CEOs losing confidence on global economy - Report | Sunday Observer

CEOs losing confidence on global economy - Report

Managing Partner, KPMG Sri Lanka, Rehaz Mihular
Managing Partner, KPMG Sri Lanka, Rehaz Mihular

Confidence on the global economy among world CEOs is falling and disruption is mounting, key findings of the ‘2019 Global CEO Outlook’ Report launched by KPMG last week revealed.

In four major economies - Australia, the UK, France and China less than half of CEOs are confident in growing prospects for the global economy.

While 94 percent are confident in their own business’ growth prospects, only 62 percent feel the same way about the global economy.

In Sri Lanka, the confidence in the present political framework overshadows all decisions made, the findings show.

“A key focus for me is the evolving regulatory and policy landscape. It’s a really difficult thing to get your arms around because at the end of the day it changes,” CEO Fortitude Re James Bracken says.

The annual Global CEO Outlook based on a survey comprising input from 1,300 CEOs of world’s largest organisations discovers growing anxiety about existential threats from geopolitical volatility to cyber security. The report finds that in 2019 the growing anxiety has coalesced into significant concern about the uncertainty and volatility of today’s business environment.

A key finding of this year’s outlook is climate change rising up the risk agenda from fourth in 2018 to the number one risk this year.

Global Head Asset Management KPMG Tom Brown sees climate risk topping the agenda as a welcome sign that CEO and investor views are coming closer together.

The CEO Outlook notes that agility is the driving force of corporate excellence.

KPMG International Chairman Bill Thomas says one of the most compelling findings in this year’s Global CEO Outlook is that over two-thirds of chief executive officers believe that agility is the new currency of businesses. If they fail to adopt to a constantly changing world their businesses will become irrelevant.

The report notes that social, economic and technological headwinds seen in recent years are no longer short term. While CEOs continue to see exciting growth opportunities they are set against a complex, volatile and increasingly uncertain environment.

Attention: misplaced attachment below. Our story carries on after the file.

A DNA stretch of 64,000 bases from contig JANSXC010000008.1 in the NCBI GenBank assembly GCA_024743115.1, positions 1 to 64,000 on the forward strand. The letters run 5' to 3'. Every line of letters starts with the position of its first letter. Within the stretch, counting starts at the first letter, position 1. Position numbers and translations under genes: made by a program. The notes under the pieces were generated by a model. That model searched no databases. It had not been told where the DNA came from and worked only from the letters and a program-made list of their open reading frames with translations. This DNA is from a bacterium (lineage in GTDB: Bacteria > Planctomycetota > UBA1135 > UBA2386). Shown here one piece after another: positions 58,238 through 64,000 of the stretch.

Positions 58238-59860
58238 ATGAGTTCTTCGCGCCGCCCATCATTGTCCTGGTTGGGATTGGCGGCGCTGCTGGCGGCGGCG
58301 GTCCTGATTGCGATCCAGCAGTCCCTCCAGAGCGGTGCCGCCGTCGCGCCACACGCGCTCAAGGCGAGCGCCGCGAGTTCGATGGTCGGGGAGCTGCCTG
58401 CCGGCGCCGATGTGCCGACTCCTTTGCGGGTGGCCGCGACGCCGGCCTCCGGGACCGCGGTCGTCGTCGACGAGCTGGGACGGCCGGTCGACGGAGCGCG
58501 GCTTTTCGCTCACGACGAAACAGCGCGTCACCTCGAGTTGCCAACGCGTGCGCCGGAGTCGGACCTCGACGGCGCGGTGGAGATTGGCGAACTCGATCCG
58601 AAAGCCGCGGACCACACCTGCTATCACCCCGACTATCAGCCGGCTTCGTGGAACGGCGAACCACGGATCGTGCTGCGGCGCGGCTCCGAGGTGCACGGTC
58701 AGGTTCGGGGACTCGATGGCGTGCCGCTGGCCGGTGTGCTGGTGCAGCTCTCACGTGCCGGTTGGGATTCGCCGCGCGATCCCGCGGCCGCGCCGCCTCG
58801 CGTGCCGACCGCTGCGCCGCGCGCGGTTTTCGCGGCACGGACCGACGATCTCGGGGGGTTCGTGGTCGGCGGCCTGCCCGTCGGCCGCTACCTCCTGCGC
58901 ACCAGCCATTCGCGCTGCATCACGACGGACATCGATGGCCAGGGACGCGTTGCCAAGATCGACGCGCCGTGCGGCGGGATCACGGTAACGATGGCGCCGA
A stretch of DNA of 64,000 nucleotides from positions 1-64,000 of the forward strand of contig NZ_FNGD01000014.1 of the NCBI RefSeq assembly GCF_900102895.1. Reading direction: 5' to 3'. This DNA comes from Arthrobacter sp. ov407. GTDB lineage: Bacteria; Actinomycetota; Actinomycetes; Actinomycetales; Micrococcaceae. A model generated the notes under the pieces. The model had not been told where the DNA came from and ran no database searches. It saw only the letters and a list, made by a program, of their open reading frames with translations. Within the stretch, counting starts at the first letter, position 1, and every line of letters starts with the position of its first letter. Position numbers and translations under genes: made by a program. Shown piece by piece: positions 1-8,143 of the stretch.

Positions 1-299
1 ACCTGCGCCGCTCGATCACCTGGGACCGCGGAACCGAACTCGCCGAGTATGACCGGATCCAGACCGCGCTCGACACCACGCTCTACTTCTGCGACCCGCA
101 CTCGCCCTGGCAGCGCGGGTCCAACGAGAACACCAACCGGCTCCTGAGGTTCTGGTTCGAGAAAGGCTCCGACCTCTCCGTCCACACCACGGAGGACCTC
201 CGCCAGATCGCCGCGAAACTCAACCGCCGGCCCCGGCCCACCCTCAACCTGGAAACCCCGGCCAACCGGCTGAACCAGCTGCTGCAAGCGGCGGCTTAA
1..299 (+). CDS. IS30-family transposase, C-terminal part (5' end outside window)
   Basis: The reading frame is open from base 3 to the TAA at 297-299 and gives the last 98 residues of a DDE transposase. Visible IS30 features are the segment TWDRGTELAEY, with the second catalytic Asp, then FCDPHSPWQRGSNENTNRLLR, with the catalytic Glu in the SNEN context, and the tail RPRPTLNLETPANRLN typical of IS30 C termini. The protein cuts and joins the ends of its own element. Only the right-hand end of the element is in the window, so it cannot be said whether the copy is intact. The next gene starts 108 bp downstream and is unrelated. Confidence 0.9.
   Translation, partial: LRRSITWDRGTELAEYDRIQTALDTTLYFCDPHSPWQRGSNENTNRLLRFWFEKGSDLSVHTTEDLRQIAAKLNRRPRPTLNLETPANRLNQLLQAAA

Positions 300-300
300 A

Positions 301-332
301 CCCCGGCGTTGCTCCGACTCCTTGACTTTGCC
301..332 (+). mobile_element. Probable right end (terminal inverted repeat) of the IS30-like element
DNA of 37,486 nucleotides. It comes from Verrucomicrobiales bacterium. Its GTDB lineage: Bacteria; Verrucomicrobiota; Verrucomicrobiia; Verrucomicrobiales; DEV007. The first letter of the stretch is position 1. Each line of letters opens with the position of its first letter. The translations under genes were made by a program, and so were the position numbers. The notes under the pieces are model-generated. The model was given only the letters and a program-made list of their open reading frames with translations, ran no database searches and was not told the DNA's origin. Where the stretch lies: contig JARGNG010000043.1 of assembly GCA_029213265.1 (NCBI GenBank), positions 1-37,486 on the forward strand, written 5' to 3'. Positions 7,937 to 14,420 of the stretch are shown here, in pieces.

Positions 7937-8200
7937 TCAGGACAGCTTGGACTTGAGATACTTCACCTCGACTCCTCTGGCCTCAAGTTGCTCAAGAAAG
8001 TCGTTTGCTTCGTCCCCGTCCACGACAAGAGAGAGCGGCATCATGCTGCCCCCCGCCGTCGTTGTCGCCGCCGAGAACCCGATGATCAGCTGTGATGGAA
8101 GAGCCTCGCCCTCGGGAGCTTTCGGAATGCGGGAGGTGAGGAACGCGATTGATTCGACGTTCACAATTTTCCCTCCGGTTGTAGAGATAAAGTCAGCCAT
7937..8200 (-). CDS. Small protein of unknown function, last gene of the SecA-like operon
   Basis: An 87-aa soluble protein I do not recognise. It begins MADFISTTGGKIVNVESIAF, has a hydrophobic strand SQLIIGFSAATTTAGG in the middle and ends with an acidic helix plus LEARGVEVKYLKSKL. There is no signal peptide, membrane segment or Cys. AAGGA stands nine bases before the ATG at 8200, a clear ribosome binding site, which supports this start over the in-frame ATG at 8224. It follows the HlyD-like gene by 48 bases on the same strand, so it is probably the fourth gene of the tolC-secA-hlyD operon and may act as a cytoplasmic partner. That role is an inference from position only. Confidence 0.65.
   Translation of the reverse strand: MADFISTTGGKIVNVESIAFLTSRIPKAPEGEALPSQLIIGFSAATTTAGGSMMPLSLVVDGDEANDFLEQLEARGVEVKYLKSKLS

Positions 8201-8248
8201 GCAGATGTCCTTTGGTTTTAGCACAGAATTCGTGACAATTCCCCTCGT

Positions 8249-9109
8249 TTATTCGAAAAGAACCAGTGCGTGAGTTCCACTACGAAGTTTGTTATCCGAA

“To be resilient organisations need to be comfortable disrupting their business models if they want to continue to grow. This is what it mean by being agile,” Thomas said.

Today 63 percent of CEOs say that rather than waiting to be disrupted, their organisation is actively disrupting its sector up from 54 percent in 2018.

“In recent times resilience has been a top priority for governments in the region and transformation with a view to diversify their economies, create wider opportunities and propel economic growth,” Chairman MESA region-KPMG Reyaz Mihular said.

The findings notes that a significant amount of disruption stemming from technology space which are reshaping business models across industries regionally and globally.

Business models that lasted for decades are now under increasing threat as a result of digital disruption and CEOs must disrupt the traditional business models that are entrenched in their organizations, driving new digital revenue streams.

The outlook also notes that to master resilience, CEPOs must drive an orgnisation-wide digital reinvention. Cyber security plays a pivotal part in the drive to change.

In 2019, 69 percent of CEOs say a strong cyber strategy is critical to build thrust with key stakeholders, up from 55 percent in 2018.

The report also highlights importance of up-skilling workforce to meet challenges. Forty four percent of CEOs plan to up skill more than half of their workforce, but less than a third (32 percent) priorities workforce investments over technology investments.

Another revelation is that only 16 percent of organisations have implemented Artificial Intelligence (AI) in the automation of some of their processes.

Eight four percent of CEOs say they want a culture where it is accepted that errors and mistakes are part of the innovation process, but only 56 percent say that culture is in place.

The CEO outlook does not capture the views of Sri Lankan chief executives on the importance of being agile in adopting business plans and strategies to meet changes in the aftermath of the Easter attacks as the report had been finalised before the April 21 attacks. 

Comments